May. 02, 2020

What are liposomes in skincare?

It is known that the properties of a cosmetic product are not only due to the active substances, but also to the efficiency of these substances to penetrate the skin. The delivery of active substances directly into the skin is one of the biggest challenges in skin care. This challenge has led to the development of liposomes in cosmetics.

Your skin barrier

The skin, the body's largest and most important protective organ, covers the entire external surface of the body and serves as a physical barrier to the environment. It has many functions, including protection against ultraviolet (UV) light, temperature regulation, trauma, pathogens, microorganisms and toxins, among others. The skin also plays a role in immunological surveillance, sensory perception, control of refractory water loss, and homeostasis in general.

Not surprisingly, the skin has a complex architecture that can vary depending on where the body is located. Human skin consists of three layers, from the surface: the epidermis , dermis , and subcutaneous tissue , all with their specific cells and respective functions. Skin appendages - such as follicles and sebaceous and sweat glands - also play different roles in overall function.

They form a protective barrier against environmental influences. The outer layer of the epidermis - the horny layer - consists of dead cells or horny cells embedded in the epidermal lipids and covered by the hydrolipidic layer, which contains the acid mantle.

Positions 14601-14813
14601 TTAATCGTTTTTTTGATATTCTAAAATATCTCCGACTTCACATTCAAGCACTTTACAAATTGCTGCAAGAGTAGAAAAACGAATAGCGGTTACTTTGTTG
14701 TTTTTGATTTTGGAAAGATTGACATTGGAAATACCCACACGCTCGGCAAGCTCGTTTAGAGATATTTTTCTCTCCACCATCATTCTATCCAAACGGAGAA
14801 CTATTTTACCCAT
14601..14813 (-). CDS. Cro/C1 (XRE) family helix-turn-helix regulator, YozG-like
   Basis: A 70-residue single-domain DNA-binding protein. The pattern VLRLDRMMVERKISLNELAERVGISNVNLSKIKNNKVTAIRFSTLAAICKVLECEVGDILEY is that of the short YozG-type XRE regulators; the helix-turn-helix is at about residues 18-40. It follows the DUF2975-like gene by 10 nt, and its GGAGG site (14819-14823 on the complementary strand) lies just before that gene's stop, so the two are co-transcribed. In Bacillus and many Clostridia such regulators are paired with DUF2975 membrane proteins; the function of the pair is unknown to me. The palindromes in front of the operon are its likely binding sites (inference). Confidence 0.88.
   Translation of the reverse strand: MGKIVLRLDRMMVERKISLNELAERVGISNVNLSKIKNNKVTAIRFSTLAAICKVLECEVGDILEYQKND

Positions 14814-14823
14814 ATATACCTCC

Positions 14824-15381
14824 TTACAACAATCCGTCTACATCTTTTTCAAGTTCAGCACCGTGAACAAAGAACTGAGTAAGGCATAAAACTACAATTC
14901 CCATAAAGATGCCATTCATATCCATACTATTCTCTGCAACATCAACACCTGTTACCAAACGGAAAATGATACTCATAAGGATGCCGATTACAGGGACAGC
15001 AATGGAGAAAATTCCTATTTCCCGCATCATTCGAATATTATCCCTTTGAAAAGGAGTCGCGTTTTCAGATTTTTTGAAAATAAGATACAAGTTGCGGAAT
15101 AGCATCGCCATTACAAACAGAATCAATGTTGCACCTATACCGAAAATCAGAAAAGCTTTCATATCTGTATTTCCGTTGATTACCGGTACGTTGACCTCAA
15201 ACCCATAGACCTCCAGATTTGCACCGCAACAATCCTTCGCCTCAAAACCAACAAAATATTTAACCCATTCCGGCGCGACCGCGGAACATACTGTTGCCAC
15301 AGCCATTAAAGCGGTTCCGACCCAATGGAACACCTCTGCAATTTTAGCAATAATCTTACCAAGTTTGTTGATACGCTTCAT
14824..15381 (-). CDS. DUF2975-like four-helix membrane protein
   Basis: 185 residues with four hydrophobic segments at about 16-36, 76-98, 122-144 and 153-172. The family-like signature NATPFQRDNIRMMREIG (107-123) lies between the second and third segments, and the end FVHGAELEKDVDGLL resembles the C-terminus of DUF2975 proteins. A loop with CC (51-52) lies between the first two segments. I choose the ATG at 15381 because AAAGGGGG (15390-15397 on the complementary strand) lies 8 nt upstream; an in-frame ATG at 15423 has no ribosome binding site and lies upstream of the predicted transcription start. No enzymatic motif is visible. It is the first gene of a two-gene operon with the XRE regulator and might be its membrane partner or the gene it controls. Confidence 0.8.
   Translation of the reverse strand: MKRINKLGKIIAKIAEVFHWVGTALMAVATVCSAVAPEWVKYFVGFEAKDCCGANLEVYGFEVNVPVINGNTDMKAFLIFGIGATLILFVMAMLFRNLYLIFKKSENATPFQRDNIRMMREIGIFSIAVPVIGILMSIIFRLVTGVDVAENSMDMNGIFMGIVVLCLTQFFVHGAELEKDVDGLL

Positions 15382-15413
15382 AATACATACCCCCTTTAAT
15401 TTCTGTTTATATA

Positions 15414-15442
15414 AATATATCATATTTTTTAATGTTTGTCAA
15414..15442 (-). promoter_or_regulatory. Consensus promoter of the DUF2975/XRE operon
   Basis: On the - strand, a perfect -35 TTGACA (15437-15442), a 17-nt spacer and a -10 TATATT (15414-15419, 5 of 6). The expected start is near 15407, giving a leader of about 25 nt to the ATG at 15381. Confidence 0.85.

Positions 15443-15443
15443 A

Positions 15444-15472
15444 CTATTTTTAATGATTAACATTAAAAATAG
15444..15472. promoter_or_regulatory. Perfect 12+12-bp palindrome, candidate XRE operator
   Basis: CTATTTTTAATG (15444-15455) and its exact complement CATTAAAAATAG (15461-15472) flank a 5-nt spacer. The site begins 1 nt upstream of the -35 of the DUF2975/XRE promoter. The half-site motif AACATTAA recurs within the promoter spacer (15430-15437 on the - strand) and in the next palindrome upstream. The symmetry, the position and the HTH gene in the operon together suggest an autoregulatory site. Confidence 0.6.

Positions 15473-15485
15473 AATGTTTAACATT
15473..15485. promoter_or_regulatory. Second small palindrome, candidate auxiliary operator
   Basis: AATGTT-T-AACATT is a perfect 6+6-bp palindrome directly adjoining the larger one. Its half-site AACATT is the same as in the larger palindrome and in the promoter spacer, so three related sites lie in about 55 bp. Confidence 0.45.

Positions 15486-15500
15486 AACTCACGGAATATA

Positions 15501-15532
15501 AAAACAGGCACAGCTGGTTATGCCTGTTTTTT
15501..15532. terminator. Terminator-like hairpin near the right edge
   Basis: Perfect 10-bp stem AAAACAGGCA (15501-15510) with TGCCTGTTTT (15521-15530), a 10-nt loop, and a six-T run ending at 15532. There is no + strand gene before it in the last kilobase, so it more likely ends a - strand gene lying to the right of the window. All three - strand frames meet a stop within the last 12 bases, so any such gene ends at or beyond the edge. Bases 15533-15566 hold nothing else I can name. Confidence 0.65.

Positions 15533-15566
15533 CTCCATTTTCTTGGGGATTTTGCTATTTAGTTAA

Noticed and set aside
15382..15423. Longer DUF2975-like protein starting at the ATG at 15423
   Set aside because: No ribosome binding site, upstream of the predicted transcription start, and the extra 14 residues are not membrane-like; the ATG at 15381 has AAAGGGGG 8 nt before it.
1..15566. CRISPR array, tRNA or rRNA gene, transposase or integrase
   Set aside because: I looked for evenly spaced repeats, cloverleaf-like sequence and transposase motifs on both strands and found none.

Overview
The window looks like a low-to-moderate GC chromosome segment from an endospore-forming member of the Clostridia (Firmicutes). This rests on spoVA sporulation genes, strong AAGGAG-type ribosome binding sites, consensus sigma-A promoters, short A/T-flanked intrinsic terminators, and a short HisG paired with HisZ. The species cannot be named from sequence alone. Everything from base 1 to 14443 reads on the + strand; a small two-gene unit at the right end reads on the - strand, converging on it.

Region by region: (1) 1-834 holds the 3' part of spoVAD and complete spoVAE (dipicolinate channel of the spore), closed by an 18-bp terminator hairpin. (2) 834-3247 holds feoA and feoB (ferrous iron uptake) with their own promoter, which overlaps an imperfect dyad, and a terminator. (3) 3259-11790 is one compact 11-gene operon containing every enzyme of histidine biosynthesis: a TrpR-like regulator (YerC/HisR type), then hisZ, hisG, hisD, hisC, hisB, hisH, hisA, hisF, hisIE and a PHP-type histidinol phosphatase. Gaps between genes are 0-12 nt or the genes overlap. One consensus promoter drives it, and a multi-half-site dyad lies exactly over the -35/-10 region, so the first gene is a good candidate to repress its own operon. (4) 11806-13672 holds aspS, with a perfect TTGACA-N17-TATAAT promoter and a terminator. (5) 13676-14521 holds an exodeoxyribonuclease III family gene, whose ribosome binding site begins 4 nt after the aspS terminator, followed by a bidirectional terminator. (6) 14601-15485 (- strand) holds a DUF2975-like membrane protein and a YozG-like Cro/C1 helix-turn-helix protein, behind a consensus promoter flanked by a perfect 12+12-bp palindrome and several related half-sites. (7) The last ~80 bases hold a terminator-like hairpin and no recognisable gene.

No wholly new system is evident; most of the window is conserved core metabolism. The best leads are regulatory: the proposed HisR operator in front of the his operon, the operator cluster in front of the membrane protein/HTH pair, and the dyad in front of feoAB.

The epidermal lipids and corneocytes are often modeled as a stone wall. The horny cells are considered the bricks and the layers of lipids between the cells are considered the mortar. The lipid "mortar" is the main barrier to the water passing through the stratum corneum. The permeability of the lipid-soluble molecules is modeled by making their way around the horny cell stones by spreading the lipid mortar.

Dermis & subcutaneous tissue
The other two layers of the skin - the dermis and subcutaneous tissue - also contribute to the skin's protective barrier.

The complex story behind liposomes

Liposomes are spherical vesicles consisting of one or more phospholipid bilayers enclosing an internal aqueous volume. These vesicles are formed when amphiphilic lipids encounter an aqueous environment. Both hydrophilic and lipophilic substances can be transported in liposomes. The structure of the phospholipids is as follows: at one end of the molecule are the (yellow) hydrophilic (= strong affinity for water) heads and at the other end are the (black) hydrophobic (= low affinity for water) chains. The molecules are automatically aggregated and aligned in a two-part form.

Therapeutic applications of liposomes

The great popularity of liposomes is partly due to the ability to transport both water and lipid-soluble components, the flexibility of the system and the wide variety of possible applications. Liposomes can be used as a drug or as a protein delivery system . In immunology, liposomes are excellent carriers for protein antigens, as they can contain large amounts of antigen, possibly in combination with adjuvants. Liposome structures are also very useful in antimicrobial, antifungal and antiviral therapy.